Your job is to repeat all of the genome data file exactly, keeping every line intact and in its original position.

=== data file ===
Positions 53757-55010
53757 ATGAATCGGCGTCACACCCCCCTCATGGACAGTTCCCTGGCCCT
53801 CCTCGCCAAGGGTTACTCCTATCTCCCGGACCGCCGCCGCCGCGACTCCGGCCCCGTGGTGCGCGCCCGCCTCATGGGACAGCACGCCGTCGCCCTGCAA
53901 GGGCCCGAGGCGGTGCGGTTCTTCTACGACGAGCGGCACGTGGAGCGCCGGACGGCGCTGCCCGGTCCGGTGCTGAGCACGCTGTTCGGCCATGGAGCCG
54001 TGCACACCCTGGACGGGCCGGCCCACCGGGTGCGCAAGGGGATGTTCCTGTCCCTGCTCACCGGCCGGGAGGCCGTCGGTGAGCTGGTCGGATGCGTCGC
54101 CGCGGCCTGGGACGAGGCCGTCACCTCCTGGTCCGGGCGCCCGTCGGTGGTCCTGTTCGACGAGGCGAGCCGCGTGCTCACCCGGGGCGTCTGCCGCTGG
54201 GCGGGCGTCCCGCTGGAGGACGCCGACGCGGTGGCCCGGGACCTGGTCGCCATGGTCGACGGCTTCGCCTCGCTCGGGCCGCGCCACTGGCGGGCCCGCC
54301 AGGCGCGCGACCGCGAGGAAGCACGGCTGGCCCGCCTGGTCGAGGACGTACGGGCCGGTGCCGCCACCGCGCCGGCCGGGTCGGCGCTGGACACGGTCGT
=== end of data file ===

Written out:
Positions 53757-55010
53757 ATGAATCGGCGTCACACCCCCCTCATGGACAGTTCCCTGGCCCT
53801 CCTCGCCAAGGGTTACTCCTATCTCCCGGACCGCCGCCGCCGCGACTCCGGCCCCGTGGTGCGCGCCCGCCTCATGGGACAGCACGCCGTCGCCCTGCAA
53901 GGGCCCGAGGCGGTGCGGTTCTTCTACGACGAGCGGCACGTGGAGCGCCGGACGGCGCTGCCCGGTCCGGTGCTGAGCACGCTGTTCGGCCATGGAGCCG
54001 TGCACACCCTGGACGGGCCGGCCCACCGGGTGCGCAAGGGGATGTTCCTGTCCCTGCTCACCGGCCGGGAGGCCGTCGGTGAGCTGGTCGGATGCGTCGC
54101 CGCGGCCTGGGACGAGGCCGTCACCTCCTGGTCCGGGCGCCCGTCGGTGGTCCTGTTCGACGAGGCGAGCCGCGTGCTCACCCGGGGCGTCTGCCGCTGG
54201 GCGGGCGTCCCGCTGGAGGACGCCGACGCGGTGGCCCGGGACCTGGTCGCCATGGTCGACGGCTTCGCCTCGCTCGGGCCGCGCCACTGGCGGGCCCGCC
54301 AGGCGCGCGACCGCGAGGAAGCACGGCTGGCCCGCCTGGTCGAGGACGTACGGGCCGGTGCCGCCACCGCGCCGGCCGGGTCGGCGCTGGACACGGTCGT